July Tweeterview Highlights: Mikko Lyytinen, Beatrice Von Millhouse and Claudio Dalla Bernardina
July 9, 2021
Another week, another Tweeterview. We appreciate that not everyone may be on Twitter, hence we have composed the best moments and quotes from our interviews in the past week and a half. Whether it is drawing inspiration from adversity, exploring society's concept of beauty or capturing reality - our interviewees have tackled the most complex of topics in the snappy simplicity of Tweets!
Some weeks ago, after our Tweeterview with Ivona Tau, we asked Twitter who we should invite next - the response did not disappoint. Recommendations and messages came flooding in, and we got to the busy task of coordinating and scheduling everyone in!
First in line was Finnish visual artist Mikko Lyytinen, whose works range from large abstract and expressive oil paintings to surreal finely detailed digital drawings. Given the vast variety of his oeuvre, we picked Lyytinen’s brain about the places he draws inspiration from:
Inspiration can come from many places, often it is a lot of things coming together to a meaningful connection. It can be an experience in nature or something from folklore or new technology. an event in life that just needs to be worked on.
Noting the many forest and aquatic creatures popping up through his work, we wondered if they were at all connected to Finnish folklore. Were there stories behind the bees and larvae, moose and sharks?
🌊🌊🌊Yes, though not necessarily in a way of fiction. The creatures are often reflections of something happening in my life, but they are put into these forms to be able express it. Sometimes a story begins to emerge as I work with a drawing but its secondary to the art itself. pic.twitter.com/X86S8hce9O
Next we interviewed the UK-based artist Beatrice Von Millhouse. As a multidisciplinary artist, her work incorporates a low tech aesthetic, constructs of Digital and New-Media tools, code, photography, installation and performance. Von Millhouse is “driven by the ongoing exploration of the concept of ‘perfect’”, according to her bio, and had some striking insight into the process through which we define beauty.
1/ Beauty is never absolute. It depends on cultures, geography, history etc. As such, the value of “beauty” changes constantly. As society, we have a set value of what is beautiful, however we are looking at it as a sum which is greater than its components. pic.twitter.com/7RRGJ6Pw0c
Beauty is in the eye of the beholder, and the interplay between subject and object. Another recurring subject in Von Millhouse’s work is domestic violence against womxn. We’ll let the readers draw their own conclusion in terms of relation to the previous subject of ‘perfection’, and urge everyone to check out Von Millhouse's work on the topic:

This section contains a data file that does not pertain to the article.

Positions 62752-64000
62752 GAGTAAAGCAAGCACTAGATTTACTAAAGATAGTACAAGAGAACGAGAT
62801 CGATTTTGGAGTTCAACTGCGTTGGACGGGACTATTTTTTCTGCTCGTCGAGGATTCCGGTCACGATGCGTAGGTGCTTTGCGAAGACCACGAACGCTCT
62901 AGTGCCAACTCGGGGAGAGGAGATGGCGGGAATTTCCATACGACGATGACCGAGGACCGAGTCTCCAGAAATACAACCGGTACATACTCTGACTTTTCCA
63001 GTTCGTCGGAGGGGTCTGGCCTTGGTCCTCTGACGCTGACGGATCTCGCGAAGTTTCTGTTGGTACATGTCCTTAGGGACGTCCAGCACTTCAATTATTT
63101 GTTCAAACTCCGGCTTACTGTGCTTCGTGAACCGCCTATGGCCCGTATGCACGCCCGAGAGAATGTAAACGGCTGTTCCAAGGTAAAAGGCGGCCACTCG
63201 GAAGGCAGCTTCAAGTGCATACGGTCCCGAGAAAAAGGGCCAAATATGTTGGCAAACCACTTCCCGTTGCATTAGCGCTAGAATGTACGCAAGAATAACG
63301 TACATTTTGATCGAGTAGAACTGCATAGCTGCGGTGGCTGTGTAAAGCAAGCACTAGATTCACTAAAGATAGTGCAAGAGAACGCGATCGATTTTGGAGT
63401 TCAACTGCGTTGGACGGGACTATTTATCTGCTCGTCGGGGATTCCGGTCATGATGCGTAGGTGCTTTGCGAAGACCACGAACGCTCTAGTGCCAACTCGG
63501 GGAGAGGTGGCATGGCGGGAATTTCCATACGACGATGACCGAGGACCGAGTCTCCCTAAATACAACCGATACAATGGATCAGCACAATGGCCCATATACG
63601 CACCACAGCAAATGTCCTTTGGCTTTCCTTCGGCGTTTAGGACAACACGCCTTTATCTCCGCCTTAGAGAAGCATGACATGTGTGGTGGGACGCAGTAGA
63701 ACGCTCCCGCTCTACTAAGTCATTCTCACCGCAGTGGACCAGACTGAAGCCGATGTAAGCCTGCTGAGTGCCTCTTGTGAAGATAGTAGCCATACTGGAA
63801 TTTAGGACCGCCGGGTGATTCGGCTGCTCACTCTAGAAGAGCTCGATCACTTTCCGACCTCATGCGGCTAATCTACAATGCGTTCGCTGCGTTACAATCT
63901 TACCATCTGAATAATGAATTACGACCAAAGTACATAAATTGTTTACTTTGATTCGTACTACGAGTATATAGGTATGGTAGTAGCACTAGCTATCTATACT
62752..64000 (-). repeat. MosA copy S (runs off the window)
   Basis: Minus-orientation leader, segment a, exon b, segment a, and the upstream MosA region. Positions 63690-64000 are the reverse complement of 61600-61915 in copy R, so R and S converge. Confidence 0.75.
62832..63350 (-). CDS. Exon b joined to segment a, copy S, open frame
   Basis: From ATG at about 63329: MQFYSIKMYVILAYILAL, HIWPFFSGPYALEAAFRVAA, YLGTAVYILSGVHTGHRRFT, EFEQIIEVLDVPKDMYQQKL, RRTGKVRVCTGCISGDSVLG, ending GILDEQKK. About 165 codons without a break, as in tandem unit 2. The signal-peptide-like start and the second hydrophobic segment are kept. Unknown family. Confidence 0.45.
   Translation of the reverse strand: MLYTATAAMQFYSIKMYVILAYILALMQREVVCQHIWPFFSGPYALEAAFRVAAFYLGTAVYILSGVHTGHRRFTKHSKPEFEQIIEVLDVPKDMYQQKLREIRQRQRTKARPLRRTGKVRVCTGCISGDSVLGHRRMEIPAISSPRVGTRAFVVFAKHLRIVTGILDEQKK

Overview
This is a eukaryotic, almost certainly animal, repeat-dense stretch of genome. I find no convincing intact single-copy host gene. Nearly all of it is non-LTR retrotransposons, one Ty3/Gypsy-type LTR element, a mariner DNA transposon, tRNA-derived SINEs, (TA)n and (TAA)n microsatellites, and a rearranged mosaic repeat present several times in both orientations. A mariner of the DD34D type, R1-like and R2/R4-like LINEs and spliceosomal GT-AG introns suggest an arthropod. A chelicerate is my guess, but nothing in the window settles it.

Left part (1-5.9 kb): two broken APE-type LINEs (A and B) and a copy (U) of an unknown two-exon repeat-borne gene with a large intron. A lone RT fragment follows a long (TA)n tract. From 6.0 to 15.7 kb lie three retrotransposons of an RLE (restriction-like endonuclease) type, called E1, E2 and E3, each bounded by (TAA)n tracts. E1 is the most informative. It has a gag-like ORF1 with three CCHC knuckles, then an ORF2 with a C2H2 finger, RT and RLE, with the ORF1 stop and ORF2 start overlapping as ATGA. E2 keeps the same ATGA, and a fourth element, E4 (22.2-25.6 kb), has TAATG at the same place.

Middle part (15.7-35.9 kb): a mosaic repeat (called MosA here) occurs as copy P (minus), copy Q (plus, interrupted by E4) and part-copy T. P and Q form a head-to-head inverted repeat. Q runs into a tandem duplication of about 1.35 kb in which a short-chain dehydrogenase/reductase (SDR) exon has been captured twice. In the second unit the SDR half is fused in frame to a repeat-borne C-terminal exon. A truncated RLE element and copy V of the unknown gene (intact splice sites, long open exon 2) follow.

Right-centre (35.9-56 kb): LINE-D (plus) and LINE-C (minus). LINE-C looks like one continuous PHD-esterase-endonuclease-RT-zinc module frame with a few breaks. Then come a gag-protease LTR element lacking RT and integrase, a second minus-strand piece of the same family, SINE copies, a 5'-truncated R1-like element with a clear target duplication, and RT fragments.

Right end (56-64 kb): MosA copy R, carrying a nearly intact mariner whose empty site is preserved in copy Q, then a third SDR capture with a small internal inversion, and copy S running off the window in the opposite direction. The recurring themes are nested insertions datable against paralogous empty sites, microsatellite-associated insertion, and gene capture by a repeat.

5/https://t.co/sfBljFMw5V Womxn (2021) is one of two generated works depicting the status of Womxn within domesticity during 2020-2021 COVID-19 pandemic. Using text to image Machine Learning model I created a true representation of newspaper headlines reports of domestic abuse.
Finally, we also connected with the Italian (but Thailand-based) visual artist Claudio Dalla Bernardina, who, similarly to other Tweeterviewees, works with a vast range of different disciplines from photography to documentary-making and graphic design. He relayed his story from discovering his love for computers as a kid to ending up as a freelance designer opening up a restaurant in Thailand, but holding on to his passion for experiences:
Shooting documentaries and doing reportage photography are the experiences I loved the most because they allow you to travel and to explore realities otherwise off limits.
Drawing inspiration from capturing the everyday, Dalla Bernardina feeds back into his work as a digital artist. He explained how his love for documentary footage brings out a desire to play with an image:
I have the constant feeling that trying to capture reality in an image or a video in an impossible task because you always end up telling your subjective point of view. Which can be interesting, but it’s not the reality.
To conclude, what is art but the exploration of reality? It seems to be a common thread throughout our interviews. This is all for now - but stay tuned for more Tweeterviews in the coming weeks! We’ll be reporting back to you right here on our blog.
Join Our Newsletter
Thank you! You have been added to the Electric Artefacts mailing list.
Oops! Something went wrong while submitting the form.